•  Draft/develop the appropriate legal instrument adapted to Rwanda according to the situation analysis from legal review and key informant interviews.
  •  Present the legal instrument to the different sectors for their final contribution through a workshop.
  •  Finalize the legal instrument by incorporating the inputs from different stakeholders.
  •  Support the process of submission of the legal instrument to the Rwanda Law reform commission or appropriate body.

3. Once the draft legal instrument is approved at the Prime Minister level, prepare a cabinet paper and an explanatory note that goes to PM and PM to submit to the parliament

  •  Accompany the process of owning and approval of the legal instrument by parliament.

Deliverables/Outputs:

  •  Legal analysis finalized and Key Informant reports on maternity and breastfeeding protection and breastfeeding practices in the working environment available
  •  Consultative workshops conducted
  •  Final draft reviewed and finalized with all stakeholders mainly NCDA
  •  Finalized maternity protection act (taking into account the situation analysis from desk review and interviews as well as inputs from different sectors drafting the act, conducting review workshops and finalization getting ready for approval at the Prime Minister level)

To qualify as an advocate for every child you will have…

  •  An advanced university degree (Master’s or Higher) in Law or related fields.
  •  Experience in the development of international or national acts/regulations on maternity protection, social protection, labor, or other relevant law or regulation.
  •  At least 8 years of professional experience in drafting national laws.
  •  Sound experience in reviewing and drafting laws related to maternity and/or breastfeeding protection, and familiarity with social protection and labor laws.
  •  Strong analytical and problem-solving skills
  •  Excellent written and oral communication skills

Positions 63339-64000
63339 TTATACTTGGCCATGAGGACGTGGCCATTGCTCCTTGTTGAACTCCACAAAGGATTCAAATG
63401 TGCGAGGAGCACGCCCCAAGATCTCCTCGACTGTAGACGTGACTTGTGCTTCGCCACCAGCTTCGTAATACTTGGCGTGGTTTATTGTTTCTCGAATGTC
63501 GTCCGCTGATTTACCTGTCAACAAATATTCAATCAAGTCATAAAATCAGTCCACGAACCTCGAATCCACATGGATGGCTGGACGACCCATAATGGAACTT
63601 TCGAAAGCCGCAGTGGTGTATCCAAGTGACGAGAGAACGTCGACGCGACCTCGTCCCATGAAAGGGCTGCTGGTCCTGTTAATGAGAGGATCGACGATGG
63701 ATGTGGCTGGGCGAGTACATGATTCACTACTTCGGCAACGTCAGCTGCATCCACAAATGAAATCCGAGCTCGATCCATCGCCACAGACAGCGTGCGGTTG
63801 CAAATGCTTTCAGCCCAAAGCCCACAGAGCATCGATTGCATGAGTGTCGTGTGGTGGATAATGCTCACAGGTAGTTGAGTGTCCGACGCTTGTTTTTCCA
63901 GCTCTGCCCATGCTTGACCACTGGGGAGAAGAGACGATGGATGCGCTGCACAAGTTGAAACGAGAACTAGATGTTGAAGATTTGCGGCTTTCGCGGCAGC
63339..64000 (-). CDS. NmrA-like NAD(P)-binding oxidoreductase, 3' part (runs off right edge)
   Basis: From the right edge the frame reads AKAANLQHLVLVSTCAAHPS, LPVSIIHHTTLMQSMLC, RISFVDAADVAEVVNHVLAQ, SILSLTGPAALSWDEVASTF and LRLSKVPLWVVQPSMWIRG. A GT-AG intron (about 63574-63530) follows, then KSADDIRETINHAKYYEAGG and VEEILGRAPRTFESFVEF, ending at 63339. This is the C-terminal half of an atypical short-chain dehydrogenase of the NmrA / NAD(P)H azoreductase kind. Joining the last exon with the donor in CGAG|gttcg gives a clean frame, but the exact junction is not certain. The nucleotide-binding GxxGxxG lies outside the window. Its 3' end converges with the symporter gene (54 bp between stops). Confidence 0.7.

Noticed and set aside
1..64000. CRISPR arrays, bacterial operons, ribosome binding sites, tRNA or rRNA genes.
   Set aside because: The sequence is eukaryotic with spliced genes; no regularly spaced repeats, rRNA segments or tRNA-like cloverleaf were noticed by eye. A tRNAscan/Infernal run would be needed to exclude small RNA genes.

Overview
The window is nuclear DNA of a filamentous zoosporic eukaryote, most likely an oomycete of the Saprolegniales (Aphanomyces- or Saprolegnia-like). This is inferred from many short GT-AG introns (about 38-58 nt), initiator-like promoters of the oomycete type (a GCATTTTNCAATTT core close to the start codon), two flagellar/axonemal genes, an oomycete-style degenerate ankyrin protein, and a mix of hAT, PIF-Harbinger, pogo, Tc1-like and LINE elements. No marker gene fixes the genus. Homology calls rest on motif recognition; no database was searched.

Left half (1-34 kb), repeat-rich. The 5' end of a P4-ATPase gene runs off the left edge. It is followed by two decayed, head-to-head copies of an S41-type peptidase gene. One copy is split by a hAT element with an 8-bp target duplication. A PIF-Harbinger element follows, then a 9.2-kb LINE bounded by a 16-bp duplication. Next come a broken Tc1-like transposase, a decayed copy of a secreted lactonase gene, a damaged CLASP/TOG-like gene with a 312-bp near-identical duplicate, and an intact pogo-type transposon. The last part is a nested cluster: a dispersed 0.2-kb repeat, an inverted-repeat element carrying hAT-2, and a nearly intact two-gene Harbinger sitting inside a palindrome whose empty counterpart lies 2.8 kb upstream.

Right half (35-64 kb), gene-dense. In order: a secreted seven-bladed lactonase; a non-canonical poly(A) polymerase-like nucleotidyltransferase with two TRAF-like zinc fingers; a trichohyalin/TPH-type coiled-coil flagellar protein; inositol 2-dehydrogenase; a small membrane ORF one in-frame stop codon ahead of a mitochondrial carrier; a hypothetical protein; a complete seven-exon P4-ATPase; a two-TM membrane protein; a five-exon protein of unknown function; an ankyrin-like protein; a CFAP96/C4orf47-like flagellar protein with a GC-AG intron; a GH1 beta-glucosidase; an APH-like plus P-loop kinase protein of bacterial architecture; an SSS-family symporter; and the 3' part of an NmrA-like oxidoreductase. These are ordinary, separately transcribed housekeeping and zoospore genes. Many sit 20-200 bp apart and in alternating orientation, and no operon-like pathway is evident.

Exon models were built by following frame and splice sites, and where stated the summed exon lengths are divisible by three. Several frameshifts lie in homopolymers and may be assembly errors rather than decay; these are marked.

•  Effective organizational skills
  •  High drive for results
  •  High commitment; teamwork, and strong interpersonal and intercultural skills.
  •  Computer literacy especially with Excel and database management.
  •  Fluency in English (verbal and written), French, and Kinyarwanda is required.

For every Child, you demonstrate…

UNICEF’s values of Care, Respect, Integrity, Trust, and Accountability (CRITA).

To view our competency framework, please visit here.

UNICEF is committed to diversity and inclusion within its workforce, and encourages all candidates, irrespective of gender, nationality, religious and ethnic backgrounds, including persons living with disabilities, to apply to become a part of the organization.

UNICEF has a zero-tolerance policy on conduct that is incompatible with the aims and objectives of the United Nations and UNICEF, including sexual exploitation and abuse, sexual harassment, abuse of authority and discrimination. UNICEF also adheres to strict child safeguarding principles. All selected candidates will be expected to adhere to these standards and principles and will therefore undergo rigorous reference and background checks. Background checks will include the verification of academic credential(s) and employment history. Selected candidates may be required to provide additional information to conduct a background check.

Remarks:

Individuals engaged under a consultancy or individual contract will not be considered “staff members” under the Staff Regulations and Rules of the United Nations and UNICEF’s policies and procedures, and will not be entitled to benefits provided therein (such as leave entitlements and medical insurance coverage). Their conditions of service will be governed by their contract and the General Conditions of Contracts for the Services of Consultants and Individual Contractors. Consultants and individual contractors are responsible for determining their tax liabilities and for the payment of any taxes and/or duties, in accordance with local or other applicable laws.

The selected candidate is solely responsible to ensure that the visa (applicable) and health insurance required to perform the duties of the contract are valid for the entire period of the contract. The candidate may also be subject to inoculation (vaccination) requirements, including against SARS-CoV-2 (Covid).

Advertised: Sep 19 2022 South Africa Standard Time Application close: Sep 25 2022 South Africa Standard Time

How to Apply

To apply for this job in Rwanda, please click on the Apply here button bellow

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  • Category : Other Jobs

Location

KG 7 Ave,Gasabo,Kigali City,Rwanda